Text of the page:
Archive for September, 2013

Evidence and Personal Injury in Missouri

Friday, September 27th, 2013

The negligent or reckless actions of someone can cause serious injuries to another. As a result, the injured person is forced to seek justice and compensation for damages suffered.  Often times, damages include medical and emotional reparation, as well as financial and/or legal recovery. Such circumstances can be overwhelming to address and deal with for anyone, especially when one considers technicalities that usually exist with any legal claim.  Below is a general overview of the issue of evidence and the role it plays in when significant injuries occur in an accident. To begin with, are two of the most important factors to be aware of with evidence and how it is handled, regardless if you are the plaintiff or defendant in a personal injury claim.

  • Potentially Admissible Evidence. One of the first aspects that must be considered post accident is to thoroughly analyze any evidence the plaintiff may want to use in advance of a case. This is necessary in order to properly prepare and submit a legal claim. Why is this important? Any relevant and compelling evidence that exists will likely be disputed by the defense in an effort to keep it out of the record. Therefore, any and all evidence that may be useful should be examined to establish whether or not it prevails against any legal objections made by the other party. This will assist in preparing the plaintiff with the details of the case and how things will unfold over time.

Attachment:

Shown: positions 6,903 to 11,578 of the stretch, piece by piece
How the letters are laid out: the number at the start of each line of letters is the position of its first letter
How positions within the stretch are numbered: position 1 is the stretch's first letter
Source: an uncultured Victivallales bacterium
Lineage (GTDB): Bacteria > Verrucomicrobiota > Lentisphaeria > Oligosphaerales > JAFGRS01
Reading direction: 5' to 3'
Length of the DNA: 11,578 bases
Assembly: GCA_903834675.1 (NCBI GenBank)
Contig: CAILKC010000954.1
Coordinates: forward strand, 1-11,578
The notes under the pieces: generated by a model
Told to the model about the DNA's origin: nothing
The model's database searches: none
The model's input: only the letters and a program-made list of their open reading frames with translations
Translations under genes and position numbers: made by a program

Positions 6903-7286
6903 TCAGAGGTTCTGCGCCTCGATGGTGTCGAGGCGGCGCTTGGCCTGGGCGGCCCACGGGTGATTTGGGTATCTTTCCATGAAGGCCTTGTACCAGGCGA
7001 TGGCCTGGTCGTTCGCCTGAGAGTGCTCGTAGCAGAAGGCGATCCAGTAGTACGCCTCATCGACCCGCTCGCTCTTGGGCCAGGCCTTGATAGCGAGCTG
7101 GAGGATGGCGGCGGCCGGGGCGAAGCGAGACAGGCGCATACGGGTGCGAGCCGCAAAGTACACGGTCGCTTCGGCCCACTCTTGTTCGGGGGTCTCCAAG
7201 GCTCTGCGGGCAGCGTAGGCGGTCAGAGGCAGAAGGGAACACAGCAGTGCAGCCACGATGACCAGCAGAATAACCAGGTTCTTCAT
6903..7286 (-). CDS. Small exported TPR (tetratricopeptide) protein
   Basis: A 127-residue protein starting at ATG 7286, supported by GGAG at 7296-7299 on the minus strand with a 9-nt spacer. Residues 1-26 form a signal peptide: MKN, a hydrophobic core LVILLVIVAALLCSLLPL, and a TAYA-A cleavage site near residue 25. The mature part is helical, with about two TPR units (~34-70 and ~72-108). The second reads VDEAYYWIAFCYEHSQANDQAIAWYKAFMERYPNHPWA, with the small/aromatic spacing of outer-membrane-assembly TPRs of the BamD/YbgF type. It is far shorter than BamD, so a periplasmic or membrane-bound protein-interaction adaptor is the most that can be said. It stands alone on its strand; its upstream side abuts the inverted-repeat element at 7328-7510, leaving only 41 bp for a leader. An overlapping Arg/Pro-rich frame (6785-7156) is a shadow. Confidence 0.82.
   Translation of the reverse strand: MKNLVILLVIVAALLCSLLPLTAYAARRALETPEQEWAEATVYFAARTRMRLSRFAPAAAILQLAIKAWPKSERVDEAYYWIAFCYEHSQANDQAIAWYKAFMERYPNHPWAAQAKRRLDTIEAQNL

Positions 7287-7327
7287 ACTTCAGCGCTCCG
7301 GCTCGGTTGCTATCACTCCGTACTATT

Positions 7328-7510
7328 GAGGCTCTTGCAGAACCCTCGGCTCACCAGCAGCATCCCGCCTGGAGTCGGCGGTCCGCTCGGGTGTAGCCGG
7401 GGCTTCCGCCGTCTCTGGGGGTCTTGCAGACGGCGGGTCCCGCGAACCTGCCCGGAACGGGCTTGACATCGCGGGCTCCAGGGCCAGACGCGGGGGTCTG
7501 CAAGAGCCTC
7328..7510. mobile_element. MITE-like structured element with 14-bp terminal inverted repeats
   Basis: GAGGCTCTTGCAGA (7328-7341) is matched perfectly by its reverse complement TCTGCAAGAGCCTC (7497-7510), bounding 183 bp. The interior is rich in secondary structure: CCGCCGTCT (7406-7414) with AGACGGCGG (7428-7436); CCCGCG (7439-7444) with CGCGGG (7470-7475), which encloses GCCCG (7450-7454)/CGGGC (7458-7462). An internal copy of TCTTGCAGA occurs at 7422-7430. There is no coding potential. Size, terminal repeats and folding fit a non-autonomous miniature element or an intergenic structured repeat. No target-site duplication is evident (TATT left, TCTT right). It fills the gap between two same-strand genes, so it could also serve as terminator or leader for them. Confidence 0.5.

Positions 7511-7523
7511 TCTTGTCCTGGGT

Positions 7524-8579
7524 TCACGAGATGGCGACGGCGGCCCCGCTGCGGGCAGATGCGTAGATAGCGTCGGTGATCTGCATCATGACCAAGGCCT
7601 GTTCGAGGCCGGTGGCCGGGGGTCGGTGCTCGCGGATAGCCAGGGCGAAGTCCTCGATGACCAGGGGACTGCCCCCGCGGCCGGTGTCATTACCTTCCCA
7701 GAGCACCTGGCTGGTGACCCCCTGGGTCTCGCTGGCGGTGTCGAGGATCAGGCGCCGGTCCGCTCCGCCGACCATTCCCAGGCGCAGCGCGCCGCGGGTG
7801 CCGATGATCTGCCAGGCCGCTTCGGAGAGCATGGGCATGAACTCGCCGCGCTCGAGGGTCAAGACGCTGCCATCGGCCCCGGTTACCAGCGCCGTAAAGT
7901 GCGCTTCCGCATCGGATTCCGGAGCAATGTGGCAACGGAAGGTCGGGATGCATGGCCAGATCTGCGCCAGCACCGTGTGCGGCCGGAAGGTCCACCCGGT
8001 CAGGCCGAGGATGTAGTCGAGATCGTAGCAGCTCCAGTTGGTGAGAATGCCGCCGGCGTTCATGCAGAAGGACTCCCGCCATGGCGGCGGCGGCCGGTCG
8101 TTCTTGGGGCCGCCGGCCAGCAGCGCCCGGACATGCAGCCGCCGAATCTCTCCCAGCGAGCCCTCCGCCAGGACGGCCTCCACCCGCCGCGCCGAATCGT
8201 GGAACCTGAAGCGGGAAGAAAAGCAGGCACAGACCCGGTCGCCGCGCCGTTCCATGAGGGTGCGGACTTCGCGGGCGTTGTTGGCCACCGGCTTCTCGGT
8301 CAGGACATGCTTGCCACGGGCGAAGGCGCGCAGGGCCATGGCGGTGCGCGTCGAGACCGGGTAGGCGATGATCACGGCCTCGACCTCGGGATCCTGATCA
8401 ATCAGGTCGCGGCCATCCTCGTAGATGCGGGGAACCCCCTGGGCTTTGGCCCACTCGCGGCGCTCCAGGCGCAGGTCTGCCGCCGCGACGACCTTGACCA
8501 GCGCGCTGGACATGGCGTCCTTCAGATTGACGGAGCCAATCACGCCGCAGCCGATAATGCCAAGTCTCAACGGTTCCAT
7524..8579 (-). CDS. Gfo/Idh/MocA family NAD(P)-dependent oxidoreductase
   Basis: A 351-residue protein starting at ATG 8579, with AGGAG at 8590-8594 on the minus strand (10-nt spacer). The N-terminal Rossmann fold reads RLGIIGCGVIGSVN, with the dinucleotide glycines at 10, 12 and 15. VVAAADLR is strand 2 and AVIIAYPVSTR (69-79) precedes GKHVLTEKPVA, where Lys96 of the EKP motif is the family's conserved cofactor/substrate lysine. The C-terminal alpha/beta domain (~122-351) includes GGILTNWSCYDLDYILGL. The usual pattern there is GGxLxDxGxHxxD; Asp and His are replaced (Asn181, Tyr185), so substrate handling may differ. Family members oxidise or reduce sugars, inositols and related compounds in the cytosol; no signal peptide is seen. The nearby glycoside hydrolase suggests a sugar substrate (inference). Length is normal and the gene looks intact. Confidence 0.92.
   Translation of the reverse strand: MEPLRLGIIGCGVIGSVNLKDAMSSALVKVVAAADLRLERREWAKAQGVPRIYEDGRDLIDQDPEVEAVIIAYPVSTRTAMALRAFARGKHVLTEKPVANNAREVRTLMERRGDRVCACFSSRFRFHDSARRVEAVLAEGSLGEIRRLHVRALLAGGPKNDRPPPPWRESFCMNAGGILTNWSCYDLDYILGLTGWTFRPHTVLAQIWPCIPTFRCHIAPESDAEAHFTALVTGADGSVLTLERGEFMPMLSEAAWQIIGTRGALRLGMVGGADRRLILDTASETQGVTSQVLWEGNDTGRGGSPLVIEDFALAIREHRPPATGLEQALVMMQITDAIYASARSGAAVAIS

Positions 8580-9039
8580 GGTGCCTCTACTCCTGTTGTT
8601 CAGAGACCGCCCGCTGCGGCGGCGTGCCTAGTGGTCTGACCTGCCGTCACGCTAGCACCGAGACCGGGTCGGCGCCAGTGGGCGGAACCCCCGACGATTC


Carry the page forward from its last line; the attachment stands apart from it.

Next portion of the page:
• Challenges to the Other Side’s Evidence. Generally, when legal matters surface after someone has been injured, the other side is also entitled to provide evidence of its own to evade financial and legal liability. Next, the plaintiff must decide what the evidence could be and how it might affect their position, and then determine if or how they intend to dispute that evidence. The objective of this analysis is the opposite of analyzing its own evidence. This step is employed to establish whether any grounds exist to refute the admittance of that evidence. The case will generally be more favorable for the person injured if less evidence is admitted by the other side to support their defense.